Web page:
Tuesday, February 21, 2006

Having a wonderful time, wish you were sol le witt

Here is an old but very interesting article about Secret 2003 originally published in the New York Times:

LONDON WHEN I became an art historian, my mother decided that my only hope for financial security was to stumble on a Rembrandt at a garage sale. Last weekend was my chance. The Royal College of Art was holding its 10th annual R.C.A. Secret, an exhibition and fund-raiser that has become the best-loved gamble in British collecting.

The show features more than 2,000 postcard-size works by unknowns and genuine stars, including Sol LeWitt, Christo, Damien Hirst, Tracey Emin and the designer Alexander McQueen. The catch: none of the works are labeled. They all cost $60; you buy what you like, or what you think you can identify, but you don't find out what you've got until it's yours -- it's signed on the back.

The event has become so popular with bargain-hunting art lovers that people start camping out days in advance; the doors open to a crowd of hundreds. Clearly, to find my modern masterpiece I would have to get a very early start. My friends may have 401(k)'s, but I had a borrowed tent and a stack of degrees that say I can spot a Sol LeWitt at 30 paces.

Tuesday's preview was discouraging -- I saw nothing I thought was a LeWitt, just a dozen sloppy student attempts at minimalism. The Tracey Emins were obvious and strangely beautiful -- raw drawings of naked women. Surely they would be gone in a jiffy. The Christos were the biggest disappointment -- souvenir postcards of his famous projects, some of which, returning buyers told me, were the same as last year.

On Wednesday, after a research trip to some galleries, I decided to focus on two "breaking" artists: Grayson Perry and Sophie von Hellerman. Mr. Perry, a finalist for this year's Turner Prize, makes large ceramic vessels covered with dark, witty, sexually provocative drawings. He also has a transvestite alter ego named Claire. I was pretty sure I had spotted his postcards: a village scene made up entirely of penises and a portrait of a girl with blonde pigtails -- and hairy arms.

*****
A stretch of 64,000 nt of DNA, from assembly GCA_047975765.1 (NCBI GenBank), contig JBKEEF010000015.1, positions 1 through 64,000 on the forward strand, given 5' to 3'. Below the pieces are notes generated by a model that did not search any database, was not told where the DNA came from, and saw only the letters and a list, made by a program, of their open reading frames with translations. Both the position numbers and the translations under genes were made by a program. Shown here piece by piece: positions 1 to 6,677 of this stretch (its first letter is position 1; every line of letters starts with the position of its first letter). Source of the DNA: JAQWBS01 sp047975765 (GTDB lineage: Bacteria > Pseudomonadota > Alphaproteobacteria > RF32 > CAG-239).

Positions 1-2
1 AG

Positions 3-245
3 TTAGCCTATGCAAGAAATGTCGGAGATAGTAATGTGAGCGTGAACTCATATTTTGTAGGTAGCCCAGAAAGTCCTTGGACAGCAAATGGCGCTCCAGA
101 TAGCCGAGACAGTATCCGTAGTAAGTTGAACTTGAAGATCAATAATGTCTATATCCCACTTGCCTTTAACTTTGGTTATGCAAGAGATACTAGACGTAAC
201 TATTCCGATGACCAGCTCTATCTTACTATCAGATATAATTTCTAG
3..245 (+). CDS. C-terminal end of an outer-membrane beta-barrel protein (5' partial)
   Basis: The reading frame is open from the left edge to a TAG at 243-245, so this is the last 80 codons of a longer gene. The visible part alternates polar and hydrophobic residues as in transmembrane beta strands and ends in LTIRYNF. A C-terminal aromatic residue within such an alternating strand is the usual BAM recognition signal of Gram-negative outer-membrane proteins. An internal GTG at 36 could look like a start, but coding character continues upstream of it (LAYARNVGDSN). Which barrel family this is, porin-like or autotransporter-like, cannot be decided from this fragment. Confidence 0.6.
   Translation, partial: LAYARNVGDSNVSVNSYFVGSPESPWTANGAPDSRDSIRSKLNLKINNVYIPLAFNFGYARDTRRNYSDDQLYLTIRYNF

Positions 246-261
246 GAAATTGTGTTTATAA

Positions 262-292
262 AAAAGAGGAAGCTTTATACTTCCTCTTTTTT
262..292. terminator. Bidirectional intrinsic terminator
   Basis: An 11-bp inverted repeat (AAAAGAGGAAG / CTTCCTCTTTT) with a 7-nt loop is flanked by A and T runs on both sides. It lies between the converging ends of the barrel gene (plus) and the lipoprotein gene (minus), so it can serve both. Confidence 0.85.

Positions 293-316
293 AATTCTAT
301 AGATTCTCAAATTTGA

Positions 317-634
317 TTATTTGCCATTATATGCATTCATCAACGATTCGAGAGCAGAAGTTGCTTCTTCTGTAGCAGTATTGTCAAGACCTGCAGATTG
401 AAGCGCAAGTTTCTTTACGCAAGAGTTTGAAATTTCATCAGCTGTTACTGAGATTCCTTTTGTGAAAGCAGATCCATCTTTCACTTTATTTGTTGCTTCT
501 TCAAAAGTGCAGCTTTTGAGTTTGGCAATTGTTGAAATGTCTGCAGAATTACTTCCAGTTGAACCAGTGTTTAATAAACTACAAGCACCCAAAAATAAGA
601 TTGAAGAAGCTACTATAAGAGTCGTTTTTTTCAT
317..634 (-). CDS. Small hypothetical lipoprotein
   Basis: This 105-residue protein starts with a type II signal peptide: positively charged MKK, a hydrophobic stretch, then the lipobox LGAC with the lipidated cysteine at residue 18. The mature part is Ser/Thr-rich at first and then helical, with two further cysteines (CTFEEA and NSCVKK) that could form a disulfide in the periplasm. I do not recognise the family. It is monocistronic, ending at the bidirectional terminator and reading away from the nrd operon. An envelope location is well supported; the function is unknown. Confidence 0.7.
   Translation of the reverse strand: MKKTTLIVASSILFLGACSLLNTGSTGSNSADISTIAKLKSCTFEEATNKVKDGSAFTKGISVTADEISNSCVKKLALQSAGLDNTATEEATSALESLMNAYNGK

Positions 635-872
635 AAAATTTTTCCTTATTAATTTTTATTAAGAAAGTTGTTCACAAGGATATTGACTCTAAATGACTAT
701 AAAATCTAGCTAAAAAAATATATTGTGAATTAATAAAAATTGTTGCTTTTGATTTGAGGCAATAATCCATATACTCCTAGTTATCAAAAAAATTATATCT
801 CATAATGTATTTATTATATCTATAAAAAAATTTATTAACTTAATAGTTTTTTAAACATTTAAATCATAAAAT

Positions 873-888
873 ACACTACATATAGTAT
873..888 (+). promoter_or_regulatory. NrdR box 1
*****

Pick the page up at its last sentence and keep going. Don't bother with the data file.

Ms. von Hellerman, a recent graduate of the Royal College of Art, creates large, moody canvases, sketching a scene with a few bold lines and washes of color. A natural storyteller, she was given her first solo show in 2001 by Charles Saatchi. Three loose watercolors in shades of black, blue and rusty pink were perfect examples of her style.

On Wednesday night, I pitched camp, 12th in line, to await the Friday sale. I expected to find myself surrounded by 21-year-old art students in search of famous artists. In fact, most of the hard-core campers were closer to 50 than 20 and were looking not for today's megastars, but for more traditional British artists -- Mary Fedden, Eileen Cooper, Peter Blake.

Austin Clarke, 53, flew in from Northern Ireland and camped for five nights to be first in line. Last year he'd gone home with a Damien Hirst. "It's a buzz," he admitted. "Brings out the kid in you." And he admired his competition: "These guys are an education. They don't have the money to buy the big stuff, but they know their art."

The elder statesman of the group was Peter Sargent, 74, a London suburbanite with cropped white hair and dressed in purple Gore-Tex. He had been coming to the sale since 1997. Last year he camped out for eight nights to be first in line for a postcard by the Portuguese artist Paula Rego.

Benjamin, 20, an American student of political science who declined to give his last name, had wedged himself in at No. 4. "There's some Machiavellian stuff behind the scenes," he said, "but in the end, gentlemen's rules apply. It's very civilized." Indeed. Each participant can buy only five cards. It turned out that Nos. 1, 2 and 3 all wanted Sol LeWitts and Mary Feddens. Instead of No. 1 hogging the goods, they decided to take one each.

Around 11 p.m., I settled in to get some sleep. Mummified in six layers, I could see my breath.

Thursday morning, trouble arrived in the form of a handsome law student, No. 20, who was wild about Mr. Perry. He spent the morning telling everyone how he had to have one. I suggested that he might be better off keeping his enthusiasm to himself. He ignored me, and by the end of the day, I was pretty sure the Perrys had been publicized beyond my reach. Happily, no one mentioned Ms. von Hellerman.

Thursday night was Thanksgiving; my friend Courtney brought me a piece of pumpkin pie at midnight. By that time I had refined my list: praying for the Perrys, confident of the von Hellermans and, just in case, a consolation prize -- a beautifully painted card by an unknown artist.

On Friday morning we lined up in front of six computers and two flat screens displaying a rolling list of numbers, which turned red when the postcard in question had been sold. As I moved up the line, I saw the Emins go. Then the first Grayson Perry was gone. A pause. I was almost there when the second one flashed red on the screen; No. 11, who 24 hours ago showed no interest in the Turner Prize nominee, went home with my phallic village.

I walked away with the three von Hellermans, a Nick Park for my husband's Christmas present and a sketch by Stephen Jones, a British hat designer, for Courtney, my midnight pumpkin fairy.

When I packed up my tent at noon, two Sol LeWitts were still at large (the top three in line had missed them; so had I), and an unimpressive drawing in ballpoint pen had been identified as a Damien Hirst.

On my way home, I began to consider how to frame my new mini-collection. I wondered if my von Hellermans were a real prize or just hype. My thoughts turned to friend who had bought Warhol when Andy still had brown hair and Pop was still soda. Sophie, my money's on you.

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